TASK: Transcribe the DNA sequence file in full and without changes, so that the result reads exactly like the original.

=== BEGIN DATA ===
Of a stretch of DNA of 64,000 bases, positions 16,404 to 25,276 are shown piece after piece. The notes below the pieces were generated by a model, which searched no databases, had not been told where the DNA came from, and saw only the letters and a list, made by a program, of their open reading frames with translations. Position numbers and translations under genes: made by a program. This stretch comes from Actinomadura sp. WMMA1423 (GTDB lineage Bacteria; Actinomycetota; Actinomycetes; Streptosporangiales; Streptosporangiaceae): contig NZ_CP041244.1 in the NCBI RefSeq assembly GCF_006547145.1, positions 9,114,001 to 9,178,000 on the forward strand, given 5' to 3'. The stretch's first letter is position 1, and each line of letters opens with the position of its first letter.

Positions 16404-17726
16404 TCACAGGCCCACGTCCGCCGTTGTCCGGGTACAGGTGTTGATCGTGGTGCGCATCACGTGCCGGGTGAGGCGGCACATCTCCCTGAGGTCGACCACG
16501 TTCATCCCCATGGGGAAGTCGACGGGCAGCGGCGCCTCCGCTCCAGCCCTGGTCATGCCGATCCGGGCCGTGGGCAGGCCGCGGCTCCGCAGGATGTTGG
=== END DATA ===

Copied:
Of a stretch of DNA of 64,000 bases, positions 16,404 to 25,276 are shown piece after piece. The notes below the pieces were generated by a model, which searched no databases, had not been told where the DNA came from, and saw only the letters and a list, made by a program, of their open reading frames with translations. Position numbers and translations under genes: made by a program. This stretch comes from Actinomadura sp. WMMA1423 (GTDB lineage Bacteria; Actinomycetota; Actinomycetes; Streptosporangiales; Streptosporangiaceae): contig NZ_CP041244.1 in the NCBI RefSeq assembly GCF_006547145.1, positions 9,114,001 to 9,178,000 on the forward strand, given 5' to 3'. The stretch's first letter is position 1, and each line of letters opens with the position of its first letter.

Positions 16404-17726
16404 TCACAGGCCCACGTCCGCCGTTGTCCGGGTACAGGTGTTGATCGTGGTGCGCATCACGTGCCGGGTGAGGCGGCACATCTCCCTGAGGTCGACCACG
16501 TTCATCCCCATGGGGAAGTCGACGGGCAGCGGCGCCTCCGCTCCAGCCCTGGTCATGCCGATCCGGGCCGTGGGCAGGCCGCGGCTCCGCAGGATGTTGG